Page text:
One of my biggest dreams is to genuinely repeat the words of Paul from his jail cell: “I have learned in whatever state I am, to be content.” (Philippians 4:11) Wow! To have that level of contentment must be unexplainably freeing.
I have my days in which nothing bothers me. I am resting in God’s promises and blessings and am truly thankful for what I have been given. Then there are other days: days when it seems that I have little value. There are too many other people who are prettier, thinner, more creative, more organized, wealthier, more patient, more loving, more giving. . .the list goes on. Just when I begin to think perhaps I am good at something, I come across someone WAY better.
It’s why I take periodic breaks from social media and hope to someday have the “courage” to stay off all together (you know, I can’t miss out on all the information or possible messages and notifications-as if no one has any other way to get ahold of me). The comparison trap has to be one of Satan’s favorite tools, and social media provides the perfect venue to blast people with how much better everyone else has it.
I made jam and I was pretty proud of myself, until I saw someone else’s post who made 3 times more than me. I thought I looked pretty good the other day, but I got on and saw someone’s selfie who looked absolutely flawless. We had a great time camping, but someone else was posting pictures from their Caribbean cruise. I got a cool new rug for the living room, but someone else got new flooring throughout their entire house. My husband got a raise, but someone else got a huge promotion that added $20,000 to their yearly income.
You know what I mean. It’s human nature. People want to show off their blessings. “Look how much fun we have.” “Look how great I look.” “Look how successful we are.” I’ve done it too. I think those, “Wish you were here!” postcards should end with a question mark instead of an exclamation point. As in, “Don’t you wish you were here?” And of course I do. It’s Bermuda for Pete’s sake and I’m in Michigan.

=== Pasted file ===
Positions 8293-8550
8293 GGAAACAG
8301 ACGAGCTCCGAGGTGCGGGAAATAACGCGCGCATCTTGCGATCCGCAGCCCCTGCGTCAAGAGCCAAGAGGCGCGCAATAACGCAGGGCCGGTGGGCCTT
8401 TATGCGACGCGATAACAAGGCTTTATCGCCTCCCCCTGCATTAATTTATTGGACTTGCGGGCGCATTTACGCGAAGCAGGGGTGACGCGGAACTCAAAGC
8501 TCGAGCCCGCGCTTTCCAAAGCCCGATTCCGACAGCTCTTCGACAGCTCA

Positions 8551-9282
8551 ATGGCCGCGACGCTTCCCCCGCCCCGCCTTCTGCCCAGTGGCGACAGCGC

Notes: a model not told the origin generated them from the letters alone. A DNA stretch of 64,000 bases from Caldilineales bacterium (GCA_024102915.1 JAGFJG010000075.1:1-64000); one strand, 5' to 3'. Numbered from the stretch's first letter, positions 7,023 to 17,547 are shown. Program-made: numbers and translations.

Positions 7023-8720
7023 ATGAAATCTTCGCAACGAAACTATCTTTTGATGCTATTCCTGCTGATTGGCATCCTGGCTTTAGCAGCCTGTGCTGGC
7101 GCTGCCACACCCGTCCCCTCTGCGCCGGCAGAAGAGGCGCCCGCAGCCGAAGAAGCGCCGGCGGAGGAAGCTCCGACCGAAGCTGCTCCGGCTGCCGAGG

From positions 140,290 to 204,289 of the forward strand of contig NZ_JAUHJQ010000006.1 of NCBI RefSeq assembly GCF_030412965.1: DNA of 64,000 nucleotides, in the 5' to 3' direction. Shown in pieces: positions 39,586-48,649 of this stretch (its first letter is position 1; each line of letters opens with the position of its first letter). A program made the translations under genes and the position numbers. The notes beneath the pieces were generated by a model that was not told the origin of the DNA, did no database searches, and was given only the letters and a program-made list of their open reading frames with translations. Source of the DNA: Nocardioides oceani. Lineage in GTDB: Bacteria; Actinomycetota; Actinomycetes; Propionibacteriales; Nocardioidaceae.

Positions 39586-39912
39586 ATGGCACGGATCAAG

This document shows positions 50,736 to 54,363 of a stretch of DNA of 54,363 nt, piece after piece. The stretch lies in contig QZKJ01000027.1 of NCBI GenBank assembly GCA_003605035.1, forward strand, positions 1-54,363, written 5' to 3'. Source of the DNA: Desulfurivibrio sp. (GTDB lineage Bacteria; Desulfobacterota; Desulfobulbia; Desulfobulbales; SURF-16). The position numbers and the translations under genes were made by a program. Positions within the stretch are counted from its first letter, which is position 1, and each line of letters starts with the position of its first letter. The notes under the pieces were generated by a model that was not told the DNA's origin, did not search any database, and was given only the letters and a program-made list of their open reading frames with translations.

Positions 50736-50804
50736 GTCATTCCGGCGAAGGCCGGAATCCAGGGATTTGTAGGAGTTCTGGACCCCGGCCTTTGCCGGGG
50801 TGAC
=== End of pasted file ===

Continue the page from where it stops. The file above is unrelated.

That’s why it seems an unending battle to fight the “green eyed monster” and pursue peace and contentment. We will never be able to genuinely utter Paul’s words if we compare ourselves to everyone else. Some things we have are better, some things aren’t nearly as nice. There will always be people who make more jam, and people who make less. There will always be people who make more money, and people who make less. There will always be people who are more profound and write better, and people who ask me to proofread their writing. That’s just the way it is. The point is to focus on what we do have.
It has been talked about in television shows, books, articles, blogs, and seminars. The secret is that thankfulness brings joy. If we count our blessings, we don’t have time to mourn what we are lacking. Oprah talked about having a gratitude journal. Ann Voskamp challenges people to list their blessings to 1,000-making it a daily habit. Some days I do well and keep listing and listing and listing. Other days I feel sorry for myself and it looks something like, “I have two arms,” or “I am not hungry.” But hey, those are things to be thankful for. It at least keeps my mind looking for the good in my life.
I have to admit, I haven’t been keeping up on my list, and I really, really need to get back at it. I know my triggers for comparison and I know I need to avoid those more. Perhaps you would like to join me? Let me know and I’ll pray for you as we seek to “learn” contentment. Remember, we are blessed. We may not be blessed in the exact same ways, but our blessings are no less significant.
If you want more encouragement, head on over to one of my favorite resources: